In the case of the semi-retired Daniel, he was able to shift his expenses from SG$2000 to SG$1000. While he gives some explanation, his answer on Quora is better:

In another answer, he breaks down why he would say he spent $0 on food (which I still cannot believe):

The idea is not whether Daniel is telling the truth, but that:

  1. many of the things you need, is no different from others
  2. so what if others can provide to you when they don’t need it and still usable
  3. how do you go about finding them
  4. how high is the competency to consistently do this
  5. how much is the search cost

There will be a subset of you that say, this is too much work and that earning more and making your “passive income” huge should alleviate this. That is fair enough.

But I hope you never have to be challenged to find out where your limits are.

Freegan is partly about Practicing Poverty

The Roman Stoic philosopher Seneca the Younger advice people to practice poverty, and in this piece, the author shared that practicing poverty is not just in physical nature but also in the mindset.

We realize what is stopping us from doing it is because there is no need to but what would “other people” think of us if we do it.

Thus its not just a physical challenge to spend a period of time living very very simply but also a mental challenge for yourself.

Daniel mentions that you have food nutritionist (I am curious what nutritionist have to say about this culture), piano teacher, assistant professors, engineers willing to get their hands dirty to do things like this. And he is leading groups of NUS students to do this.

Learning and experiencing the amount of waste we throw away, what can be picked up, and how these can help those that really need it, are good to shape a generation of future leaders that eventually will form citizens in this country that could drive change.

Freegan is a Skillset that can be Taught to those who needs it the most

The people that needs this skill set the most are the people not practicing poverty but the folks that are struggling.

Back when we were picking up scrapes when we are young, nobody gave any advice to my mother and myself on where to search for valuable stuff.

Knowledge is rather powerful, and so are training courses (whether they are paid or not).

Had someone been taught these skills their lives would be drastically better.

Daniel and his Freegan Community routinely give away (90%) what they find to those folks that need it the most.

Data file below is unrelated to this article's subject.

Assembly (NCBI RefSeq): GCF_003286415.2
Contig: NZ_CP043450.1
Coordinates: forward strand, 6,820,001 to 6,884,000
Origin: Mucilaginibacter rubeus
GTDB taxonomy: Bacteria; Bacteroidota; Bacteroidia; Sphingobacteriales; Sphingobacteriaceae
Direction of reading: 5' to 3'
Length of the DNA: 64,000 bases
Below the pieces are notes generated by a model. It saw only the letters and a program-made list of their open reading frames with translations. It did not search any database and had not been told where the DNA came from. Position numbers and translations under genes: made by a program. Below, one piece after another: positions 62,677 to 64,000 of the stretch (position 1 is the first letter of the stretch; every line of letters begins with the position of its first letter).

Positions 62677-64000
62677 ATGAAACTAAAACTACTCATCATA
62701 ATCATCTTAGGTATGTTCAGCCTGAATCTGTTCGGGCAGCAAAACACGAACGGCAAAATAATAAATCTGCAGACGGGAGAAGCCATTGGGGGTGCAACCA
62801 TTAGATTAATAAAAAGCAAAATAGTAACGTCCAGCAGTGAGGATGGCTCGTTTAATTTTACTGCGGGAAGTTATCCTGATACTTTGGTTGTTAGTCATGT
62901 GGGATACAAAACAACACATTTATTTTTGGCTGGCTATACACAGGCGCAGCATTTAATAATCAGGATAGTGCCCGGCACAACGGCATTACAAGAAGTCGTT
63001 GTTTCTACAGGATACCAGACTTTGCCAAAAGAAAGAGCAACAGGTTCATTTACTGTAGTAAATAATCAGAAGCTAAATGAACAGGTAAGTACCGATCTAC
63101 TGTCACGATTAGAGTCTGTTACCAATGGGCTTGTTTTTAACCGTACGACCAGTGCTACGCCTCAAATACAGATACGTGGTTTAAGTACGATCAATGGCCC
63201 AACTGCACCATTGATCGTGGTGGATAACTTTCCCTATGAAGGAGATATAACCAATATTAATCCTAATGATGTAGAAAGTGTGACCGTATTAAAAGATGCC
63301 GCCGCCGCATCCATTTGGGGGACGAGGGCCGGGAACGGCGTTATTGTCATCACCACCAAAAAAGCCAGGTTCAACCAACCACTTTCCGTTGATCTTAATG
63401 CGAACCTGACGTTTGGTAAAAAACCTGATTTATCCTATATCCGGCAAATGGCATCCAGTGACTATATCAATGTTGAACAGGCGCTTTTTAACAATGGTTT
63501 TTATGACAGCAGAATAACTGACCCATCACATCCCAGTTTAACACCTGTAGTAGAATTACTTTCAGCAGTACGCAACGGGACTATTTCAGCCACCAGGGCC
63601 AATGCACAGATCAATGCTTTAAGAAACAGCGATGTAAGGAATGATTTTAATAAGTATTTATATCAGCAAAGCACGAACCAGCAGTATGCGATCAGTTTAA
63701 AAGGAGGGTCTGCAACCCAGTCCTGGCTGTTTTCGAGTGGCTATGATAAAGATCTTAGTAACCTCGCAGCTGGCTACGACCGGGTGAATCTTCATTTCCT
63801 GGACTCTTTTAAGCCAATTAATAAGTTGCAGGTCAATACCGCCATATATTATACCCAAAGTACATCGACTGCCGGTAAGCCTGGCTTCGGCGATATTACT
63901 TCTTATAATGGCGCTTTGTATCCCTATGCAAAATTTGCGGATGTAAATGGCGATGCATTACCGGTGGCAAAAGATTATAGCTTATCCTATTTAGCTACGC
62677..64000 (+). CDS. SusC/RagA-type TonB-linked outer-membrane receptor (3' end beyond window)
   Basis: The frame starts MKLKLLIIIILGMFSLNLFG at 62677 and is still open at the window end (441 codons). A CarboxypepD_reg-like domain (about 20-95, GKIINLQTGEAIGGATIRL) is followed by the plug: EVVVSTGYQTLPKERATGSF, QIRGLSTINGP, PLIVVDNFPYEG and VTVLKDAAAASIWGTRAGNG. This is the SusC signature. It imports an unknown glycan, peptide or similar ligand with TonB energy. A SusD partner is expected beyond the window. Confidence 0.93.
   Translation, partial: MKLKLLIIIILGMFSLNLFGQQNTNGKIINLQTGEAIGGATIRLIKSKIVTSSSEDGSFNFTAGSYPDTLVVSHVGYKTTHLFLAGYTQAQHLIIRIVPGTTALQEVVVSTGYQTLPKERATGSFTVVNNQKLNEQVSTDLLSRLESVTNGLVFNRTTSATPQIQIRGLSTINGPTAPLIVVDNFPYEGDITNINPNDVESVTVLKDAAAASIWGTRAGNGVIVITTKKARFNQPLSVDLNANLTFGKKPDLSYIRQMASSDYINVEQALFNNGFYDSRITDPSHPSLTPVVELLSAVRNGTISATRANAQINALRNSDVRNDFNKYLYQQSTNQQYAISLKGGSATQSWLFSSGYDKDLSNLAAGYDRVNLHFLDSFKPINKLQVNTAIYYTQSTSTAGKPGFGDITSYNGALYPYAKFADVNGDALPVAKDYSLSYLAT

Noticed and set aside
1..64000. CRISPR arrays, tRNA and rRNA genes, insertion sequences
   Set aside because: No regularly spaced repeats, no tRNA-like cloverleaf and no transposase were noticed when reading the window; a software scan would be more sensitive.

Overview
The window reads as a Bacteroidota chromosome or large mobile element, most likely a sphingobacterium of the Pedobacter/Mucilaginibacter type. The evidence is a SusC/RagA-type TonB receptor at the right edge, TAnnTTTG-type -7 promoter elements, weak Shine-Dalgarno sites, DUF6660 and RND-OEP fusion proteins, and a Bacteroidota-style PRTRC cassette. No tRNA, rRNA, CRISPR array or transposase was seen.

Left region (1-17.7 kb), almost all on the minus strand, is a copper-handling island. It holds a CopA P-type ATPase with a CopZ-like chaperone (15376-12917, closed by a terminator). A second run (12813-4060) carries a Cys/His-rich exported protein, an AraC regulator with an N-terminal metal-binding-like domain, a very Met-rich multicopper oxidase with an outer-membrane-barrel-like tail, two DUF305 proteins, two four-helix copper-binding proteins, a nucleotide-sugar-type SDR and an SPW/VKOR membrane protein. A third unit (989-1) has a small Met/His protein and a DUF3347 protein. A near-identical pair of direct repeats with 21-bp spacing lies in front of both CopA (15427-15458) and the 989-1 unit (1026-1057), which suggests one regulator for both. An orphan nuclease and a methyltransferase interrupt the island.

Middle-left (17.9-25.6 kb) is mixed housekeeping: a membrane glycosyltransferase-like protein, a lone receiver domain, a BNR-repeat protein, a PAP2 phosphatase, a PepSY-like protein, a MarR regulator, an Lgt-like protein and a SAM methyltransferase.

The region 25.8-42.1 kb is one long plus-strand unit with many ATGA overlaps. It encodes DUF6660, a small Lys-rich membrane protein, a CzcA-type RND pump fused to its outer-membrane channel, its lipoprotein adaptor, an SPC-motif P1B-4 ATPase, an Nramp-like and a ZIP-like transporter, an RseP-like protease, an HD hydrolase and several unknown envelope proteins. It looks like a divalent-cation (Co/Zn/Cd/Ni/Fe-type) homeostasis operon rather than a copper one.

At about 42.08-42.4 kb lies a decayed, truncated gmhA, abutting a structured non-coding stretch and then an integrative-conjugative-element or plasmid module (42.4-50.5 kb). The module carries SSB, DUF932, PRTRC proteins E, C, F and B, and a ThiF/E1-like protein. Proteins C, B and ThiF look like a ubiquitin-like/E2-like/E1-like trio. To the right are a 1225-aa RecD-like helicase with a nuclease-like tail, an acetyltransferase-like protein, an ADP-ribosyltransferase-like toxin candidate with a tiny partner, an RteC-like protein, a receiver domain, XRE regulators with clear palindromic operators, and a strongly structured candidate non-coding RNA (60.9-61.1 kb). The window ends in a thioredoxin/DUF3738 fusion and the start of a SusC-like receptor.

This is similar to the kind souls who approach bakeries in Singapore to volunteer to give their left overs to the people in need.

In urban culture, we have all these wastage and someone else could be crying out for them.

Freegan Community and Minimalist Community Meetups are Areas to Find Like Minded Partners

One of my friends commented that if you want to find a partner that shares close values with you, you look at interest groups you belong to.

In this case, if you are the frugal sort who are intentional with your goals, these Freegan hunting trips are ideal grounds as the people tend to be more open minded, intentional, likely frugal, have less of a “princess syndrome”


The food stuff that was picked up consist of packed processed food, food from bakery and unwanted vegetables.

I have a thing against processed food or gluten based food, and that was shared in my experience meal prepping. There is also the worry that wouldn’t the cost of medical attention if we get food poisoning from eating these unwanted foodstuff make it less worthwhile?

I am sure Daniel has his own nuance explanation of this.

However, the more I think about it, the more I find that if I am still able to make this choice, it means that I am living in a luxurious lifestyle because there are folks who don’t even have this choice.

What Freegan did the most was to highlight the excess in this urban society more than anything else.

Majority of Singaporeans are in this hamster wheel that can fend for themselves, but there will be a greater wealth divide if the government don’t watch it.

You will have a group of Singaporeans that owns all the condos and the wealth, and then an extreme case where Singaporeans cannot catch up with the cost of living as they can’t get a productive job in Singapore. It gets worse for them as technology, automation and AI starts displacing them.

If you are not agreeable to Freegan, one day, if you are not careful you might fall into a situation where you need Freegan more than the person next to you.

I end off with some of the stuff the Freegan community picked up in the past.

This article is part of my series on Redesigning your Life for the Better. You can read the rest of the articles here.

A lot of vegetables. Some of their favorite haunts are the Pasir Panjang market

this much flour, gluten carbohydrates will make you gain weight and other issues, but they can fill a lot of people’s stomach

freegan and investment moats

i cannot understand why folks would throw these away

pen refills

past expiry date, but i remember we were having shortage of it not too long ago.


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Monday 30th of October 2017

Thanks for your helpful articles that I have been following the past years. I have a question which perhaps many may have as well and hope you can help answer it. I have bought shares decades ago. I must have misplaced the statements as it was decades ago. My sharebroker does not have the records as it could be done offline. Or perhaps it was done before we have onlilne accounts, so is there really no way to trace back the prices. I want to know the initial price I bought it to know how much is the profit or loss if I were to sell the shares today.

Thank you for your time and attention.


Wednesday 1st of November 2017

Hi Swayne, unfortunately from what i understand from the old brokers there is no way to do that. As a consolation, don't fall into the trap of Sunk Cost Fallacy. The shares that you bought in the past with your capital is spent. What you need to think about is going forward.

The way to reason this out is, if you didn't buy those shares those time ago, would you own these shares if you have that option to purchase today?

That would help you determine your future decisions on these stocks.